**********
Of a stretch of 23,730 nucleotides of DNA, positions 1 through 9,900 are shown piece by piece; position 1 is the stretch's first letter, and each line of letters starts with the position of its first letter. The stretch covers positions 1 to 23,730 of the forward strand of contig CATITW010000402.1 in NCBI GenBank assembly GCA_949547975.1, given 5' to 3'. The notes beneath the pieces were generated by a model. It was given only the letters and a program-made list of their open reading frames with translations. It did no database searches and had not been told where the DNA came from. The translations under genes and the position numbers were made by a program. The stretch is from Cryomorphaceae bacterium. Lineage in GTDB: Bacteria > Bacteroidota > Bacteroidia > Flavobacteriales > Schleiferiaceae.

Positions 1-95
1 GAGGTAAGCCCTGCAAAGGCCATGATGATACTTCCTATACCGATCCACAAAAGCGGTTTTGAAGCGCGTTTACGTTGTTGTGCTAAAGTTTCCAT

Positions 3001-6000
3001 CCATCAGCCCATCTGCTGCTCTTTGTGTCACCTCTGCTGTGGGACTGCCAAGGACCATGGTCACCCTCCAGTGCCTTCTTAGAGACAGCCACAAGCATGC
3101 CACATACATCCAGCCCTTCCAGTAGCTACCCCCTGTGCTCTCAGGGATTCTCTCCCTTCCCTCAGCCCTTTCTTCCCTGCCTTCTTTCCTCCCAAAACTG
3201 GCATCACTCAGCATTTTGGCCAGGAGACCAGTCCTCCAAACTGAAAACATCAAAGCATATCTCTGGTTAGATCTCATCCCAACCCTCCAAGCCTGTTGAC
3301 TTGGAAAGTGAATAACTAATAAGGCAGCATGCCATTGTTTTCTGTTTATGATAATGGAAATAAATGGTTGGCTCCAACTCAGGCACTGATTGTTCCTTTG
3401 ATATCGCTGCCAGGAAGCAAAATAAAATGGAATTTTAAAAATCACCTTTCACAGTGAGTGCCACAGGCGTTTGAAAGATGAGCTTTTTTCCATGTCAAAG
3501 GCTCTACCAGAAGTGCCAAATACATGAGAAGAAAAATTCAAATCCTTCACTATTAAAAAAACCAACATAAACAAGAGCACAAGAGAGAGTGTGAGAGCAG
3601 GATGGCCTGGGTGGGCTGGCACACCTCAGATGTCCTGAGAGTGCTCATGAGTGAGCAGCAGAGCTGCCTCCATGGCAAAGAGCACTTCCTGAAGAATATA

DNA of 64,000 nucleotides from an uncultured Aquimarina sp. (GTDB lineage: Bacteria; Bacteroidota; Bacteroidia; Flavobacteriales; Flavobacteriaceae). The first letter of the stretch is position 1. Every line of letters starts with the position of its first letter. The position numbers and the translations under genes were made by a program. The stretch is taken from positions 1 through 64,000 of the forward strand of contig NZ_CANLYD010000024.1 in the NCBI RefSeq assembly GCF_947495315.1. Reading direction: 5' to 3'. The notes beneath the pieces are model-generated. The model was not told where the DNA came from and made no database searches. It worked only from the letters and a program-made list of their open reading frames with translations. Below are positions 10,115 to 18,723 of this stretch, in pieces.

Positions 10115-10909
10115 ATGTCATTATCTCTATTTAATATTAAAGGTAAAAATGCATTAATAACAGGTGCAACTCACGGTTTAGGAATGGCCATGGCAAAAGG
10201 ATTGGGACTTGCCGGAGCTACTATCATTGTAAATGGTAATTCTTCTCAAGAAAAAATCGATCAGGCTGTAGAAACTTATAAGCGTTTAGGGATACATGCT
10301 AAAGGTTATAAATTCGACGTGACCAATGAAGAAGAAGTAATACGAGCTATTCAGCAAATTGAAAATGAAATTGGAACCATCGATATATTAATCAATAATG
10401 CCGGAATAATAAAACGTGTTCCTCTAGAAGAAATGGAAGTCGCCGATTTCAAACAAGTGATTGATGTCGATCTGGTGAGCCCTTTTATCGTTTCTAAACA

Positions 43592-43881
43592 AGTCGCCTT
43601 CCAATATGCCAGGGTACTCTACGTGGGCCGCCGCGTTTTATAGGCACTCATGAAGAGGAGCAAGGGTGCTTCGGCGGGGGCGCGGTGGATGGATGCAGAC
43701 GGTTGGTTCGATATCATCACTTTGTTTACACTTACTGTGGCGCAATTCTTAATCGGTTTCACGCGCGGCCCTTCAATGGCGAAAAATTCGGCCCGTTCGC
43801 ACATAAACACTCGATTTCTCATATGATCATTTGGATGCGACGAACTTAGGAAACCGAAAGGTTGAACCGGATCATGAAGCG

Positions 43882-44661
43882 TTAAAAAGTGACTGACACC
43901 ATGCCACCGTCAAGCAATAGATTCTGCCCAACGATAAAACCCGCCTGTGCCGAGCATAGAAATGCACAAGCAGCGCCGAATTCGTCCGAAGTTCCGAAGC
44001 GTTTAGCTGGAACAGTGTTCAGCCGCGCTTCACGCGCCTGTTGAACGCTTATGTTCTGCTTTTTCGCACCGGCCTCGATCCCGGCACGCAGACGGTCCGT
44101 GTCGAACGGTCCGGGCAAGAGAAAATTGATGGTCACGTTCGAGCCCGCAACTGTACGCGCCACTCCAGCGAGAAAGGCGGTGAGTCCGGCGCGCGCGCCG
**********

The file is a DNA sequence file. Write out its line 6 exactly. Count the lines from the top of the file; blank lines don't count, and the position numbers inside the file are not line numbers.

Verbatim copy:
3101 CACATACATCCAGCCCTTCCAGTAGCTACCCCCTGTGCTCTCAGGGATTCTCTCCCTTCCCTCAGCCCTTTCTTCCCTGCCTTCTTTCCTCCCAAAACTG